Last autumn, I debated Jeremy Corbyn in front of a couple of hundred people at the University of Warwick. “This House supports the aggressive redistribution of wealth” was the motion, with the Labour MP arguing in favour and me against.
Back then, Corbyn was a mere backbencher whose biggest claim to fame was his dogged record of voting against his party. Such are the vagaries of politics that, less than a year later, that same member for Islington North is odds-on to be Leader of HM Opposition after the vote of party supporters closes this Thursday.
Back in mid-July, there was much febrile speculation UK interest rates would finally start rising before the end of this year. Amidst signs of stronger US growth, and predictions the Federal Reserve would raise borrowing costs over the next few months, it was widely assumed the Bank of England would follow suit.
Last Thursday, though, as the UK base rate remained at 0.5pc for the seventy-eighth successive month, speculation of a pre-year-end rate rise dissolved, as some of us predicted. Most analysts now forecast, once again, the Bank of England won’t make a move before March 2016.
The pound rose sharply last Wednesday on speculation that the Bank of England will soon raise UK interest rates. The nine-strong Monetary Policy Committee was “unanimous in its decision” to keep rates at 0.5pc, the newly published minutes of its July meeting showed.
That was as expected. The UK’s “bank rate” has been on hold, after all, for no less than 76 consecutive months. “A number of members”, though, are now considering an increase, the latest minutes revealed. And that was what moved the needle, with the pound up over half a cent against the euro the day the minutes were published.
“The final word on quantitative easing will have to wait for historians,” wrote Ambrose Evans-Pritchard last week. Now the US Federal Reserve has apparently ended QE, I’d like to take a cue from my esteemed Telegraph colleague by suggesting what future historians might say.
Last Wednesday, the Fed terminated QE3 – the latest incarnation of its money-creation programme. The American version of this highly unorthodox policy began in late 2008, with the Fed creating virtual balances ex nihilo and purchasing assets such as government debt and mortgage-backed securities, often from bombed-out banks.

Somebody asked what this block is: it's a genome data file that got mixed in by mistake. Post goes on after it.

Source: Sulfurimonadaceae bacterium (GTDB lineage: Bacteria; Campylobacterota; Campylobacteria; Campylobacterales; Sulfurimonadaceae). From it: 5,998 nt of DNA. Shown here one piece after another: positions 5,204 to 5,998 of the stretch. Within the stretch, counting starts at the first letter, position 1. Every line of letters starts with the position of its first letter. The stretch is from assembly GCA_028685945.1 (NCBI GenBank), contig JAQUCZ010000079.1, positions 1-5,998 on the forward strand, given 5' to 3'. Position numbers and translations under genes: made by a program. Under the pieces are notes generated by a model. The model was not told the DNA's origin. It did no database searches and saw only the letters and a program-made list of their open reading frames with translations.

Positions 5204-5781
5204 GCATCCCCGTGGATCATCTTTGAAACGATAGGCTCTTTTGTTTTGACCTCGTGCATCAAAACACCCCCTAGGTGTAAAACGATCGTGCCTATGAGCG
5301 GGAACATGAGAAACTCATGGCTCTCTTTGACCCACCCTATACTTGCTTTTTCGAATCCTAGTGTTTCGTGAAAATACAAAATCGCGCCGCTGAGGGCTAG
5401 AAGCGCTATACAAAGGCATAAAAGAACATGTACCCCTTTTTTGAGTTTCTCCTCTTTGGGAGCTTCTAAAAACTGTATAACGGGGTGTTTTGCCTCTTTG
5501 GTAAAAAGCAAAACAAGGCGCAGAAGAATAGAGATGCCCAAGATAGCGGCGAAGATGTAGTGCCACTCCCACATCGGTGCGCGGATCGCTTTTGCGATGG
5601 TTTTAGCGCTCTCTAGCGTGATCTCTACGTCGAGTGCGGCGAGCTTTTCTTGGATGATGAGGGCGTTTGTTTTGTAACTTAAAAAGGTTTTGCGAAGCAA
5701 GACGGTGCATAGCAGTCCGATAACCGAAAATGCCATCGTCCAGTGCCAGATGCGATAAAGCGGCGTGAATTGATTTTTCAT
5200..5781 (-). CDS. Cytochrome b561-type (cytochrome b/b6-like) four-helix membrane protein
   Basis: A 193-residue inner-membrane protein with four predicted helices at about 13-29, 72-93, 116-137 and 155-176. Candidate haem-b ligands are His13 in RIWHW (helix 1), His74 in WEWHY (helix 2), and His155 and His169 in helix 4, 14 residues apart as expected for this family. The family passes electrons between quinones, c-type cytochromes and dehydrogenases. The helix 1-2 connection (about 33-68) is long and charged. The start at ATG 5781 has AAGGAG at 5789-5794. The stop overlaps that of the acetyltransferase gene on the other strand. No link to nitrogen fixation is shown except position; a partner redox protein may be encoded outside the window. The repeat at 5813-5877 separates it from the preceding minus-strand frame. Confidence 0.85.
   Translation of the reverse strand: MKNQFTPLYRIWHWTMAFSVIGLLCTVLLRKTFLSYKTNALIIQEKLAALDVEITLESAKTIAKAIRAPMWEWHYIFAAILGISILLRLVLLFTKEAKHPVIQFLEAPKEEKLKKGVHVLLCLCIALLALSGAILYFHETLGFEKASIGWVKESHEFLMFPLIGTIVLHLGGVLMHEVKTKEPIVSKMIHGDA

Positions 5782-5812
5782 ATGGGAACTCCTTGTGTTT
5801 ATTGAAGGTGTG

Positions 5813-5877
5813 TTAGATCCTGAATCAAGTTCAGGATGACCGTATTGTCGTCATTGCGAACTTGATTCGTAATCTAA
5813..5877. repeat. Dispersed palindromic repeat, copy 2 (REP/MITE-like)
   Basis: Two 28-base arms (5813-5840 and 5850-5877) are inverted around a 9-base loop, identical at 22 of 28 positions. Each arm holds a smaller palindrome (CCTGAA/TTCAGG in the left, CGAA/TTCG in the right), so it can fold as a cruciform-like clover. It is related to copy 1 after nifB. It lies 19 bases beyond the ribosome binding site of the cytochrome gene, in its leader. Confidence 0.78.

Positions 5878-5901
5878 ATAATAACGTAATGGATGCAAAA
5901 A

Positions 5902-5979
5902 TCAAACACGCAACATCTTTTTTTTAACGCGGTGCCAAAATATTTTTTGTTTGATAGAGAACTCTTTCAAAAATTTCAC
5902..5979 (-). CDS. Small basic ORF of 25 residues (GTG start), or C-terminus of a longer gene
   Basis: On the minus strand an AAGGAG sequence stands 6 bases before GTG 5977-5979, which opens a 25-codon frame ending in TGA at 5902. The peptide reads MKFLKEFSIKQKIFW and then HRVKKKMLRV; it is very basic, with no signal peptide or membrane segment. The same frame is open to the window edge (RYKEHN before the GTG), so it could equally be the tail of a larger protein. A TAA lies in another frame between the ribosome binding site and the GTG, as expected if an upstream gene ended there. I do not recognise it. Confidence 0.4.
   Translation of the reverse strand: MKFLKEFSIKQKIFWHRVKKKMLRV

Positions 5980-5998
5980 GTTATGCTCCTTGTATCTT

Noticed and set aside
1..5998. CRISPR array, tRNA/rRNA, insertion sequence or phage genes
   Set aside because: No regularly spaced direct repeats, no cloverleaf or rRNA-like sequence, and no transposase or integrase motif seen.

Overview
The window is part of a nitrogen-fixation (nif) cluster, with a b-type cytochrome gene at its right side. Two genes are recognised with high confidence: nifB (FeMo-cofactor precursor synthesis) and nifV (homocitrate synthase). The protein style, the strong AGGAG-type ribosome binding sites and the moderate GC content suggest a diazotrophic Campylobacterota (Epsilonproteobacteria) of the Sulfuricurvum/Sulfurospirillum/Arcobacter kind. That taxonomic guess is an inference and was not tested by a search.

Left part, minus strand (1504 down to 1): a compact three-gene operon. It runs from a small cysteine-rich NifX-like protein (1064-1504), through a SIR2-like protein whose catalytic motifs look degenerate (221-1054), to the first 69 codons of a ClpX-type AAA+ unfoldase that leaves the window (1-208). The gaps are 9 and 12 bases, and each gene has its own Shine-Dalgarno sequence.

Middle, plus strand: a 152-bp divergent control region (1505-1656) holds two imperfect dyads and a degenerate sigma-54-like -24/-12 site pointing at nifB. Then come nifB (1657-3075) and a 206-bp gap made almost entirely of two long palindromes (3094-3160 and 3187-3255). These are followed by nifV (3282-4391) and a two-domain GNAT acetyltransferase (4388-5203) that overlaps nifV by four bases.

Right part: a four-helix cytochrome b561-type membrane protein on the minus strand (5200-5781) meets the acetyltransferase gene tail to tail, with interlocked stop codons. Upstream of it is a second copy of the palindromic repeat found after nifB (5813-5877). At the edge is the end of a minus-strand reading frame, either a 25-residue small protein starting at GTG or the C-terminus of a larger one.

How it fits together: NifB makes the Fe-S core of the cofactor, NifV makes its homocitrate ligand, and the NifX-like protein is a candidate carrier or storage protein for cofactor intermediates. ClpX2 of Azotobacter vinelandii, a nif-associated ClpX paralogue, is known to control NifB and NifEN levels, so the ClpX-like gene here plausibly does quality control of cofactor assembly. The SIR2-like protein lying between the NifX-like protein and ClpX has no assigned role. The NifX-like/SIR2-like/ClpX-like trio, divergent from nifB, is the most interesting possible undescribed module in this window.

The US authorities originally billed QE as a $600bn exercise. By unlocking frozen interbank markets, it was supposed to spur growth, breaking the credit crunch. As meaningful recovery remained elusive, though, QE2 was launched in 2010, with its successor two years later.
In sum, the world’s most important central bank has fired $3,700bn from its monetary bazooka. America’s QE has been six times bigger than envisaged. The Fed’s balance sheet has grew more than three-fold in just over half a decade – an unprecedented monetary expansion. And it’s not just America, of course.
QE – IT’S NO JOKE
A Western central banker is ordering a pizza over the telephone.
“Should I cut your pizza cut into six slices or eight slices, sir?” asks the youthful restaurant staffer.
The central banker pauses and scratches his chin. “Hmmm, now let me see,” he says slowly, weighing every word.
“I’m feeling hungry tonight … so cut my pizza into eight slices, please”.
The central banker then pauses again, asks for a moment and then gives his final instruction.
“Actually, I really am quite famished. Could you slice it into ten?”
As far as most observers are concerned, Mark Carney’s speech at the Mansion House last Thursday boiled down to a single half sentence. The first rise in interest rates since July 2007 “could happen sooner than markets currently expect”, the Bank of England Governor uttered, to assembled City grandees and the wider world beyond. This sparked a frenzy of speculation that rates could start rising from their historic low of 0.5pc, where they’ve been since March 2009, sooner rather than later.
Before Thursday, the consensus expressed in bond and currency markets was that the first rate increase in almost seven years would happen early in the second quarter of 2015. Carney’s after-dinner bombshell changed that, with economists scrambling to update their forecasts.
The Bank of England is increasingly optimistic about the UK growth outlook. Britain remains on course to expand by a very punchy 3.4pc this year, Governor Mark Carney revealed last Wednesday, presenting the latest quarterly Inflation Report. Our economy, then, is now growing at its fastest pace since 2007, prior to the financial crisis. The Bank’s Monetary Policy Committee further upgraded its 2015 growth forecast, from 2.7pc to 2.9pc.
Over the next 2 and a bit years (9 quarters), UK GDP is set to rise at an annual average of no less than 3.1pc. This latest Inflation Report is among the most bullish the MPC has published since it was established 17 years ago. Britain is now moving “from a recovery supported by household spending to an expansion sustained by business investment”, according to Carney. “The economy has started to head back towards normal”.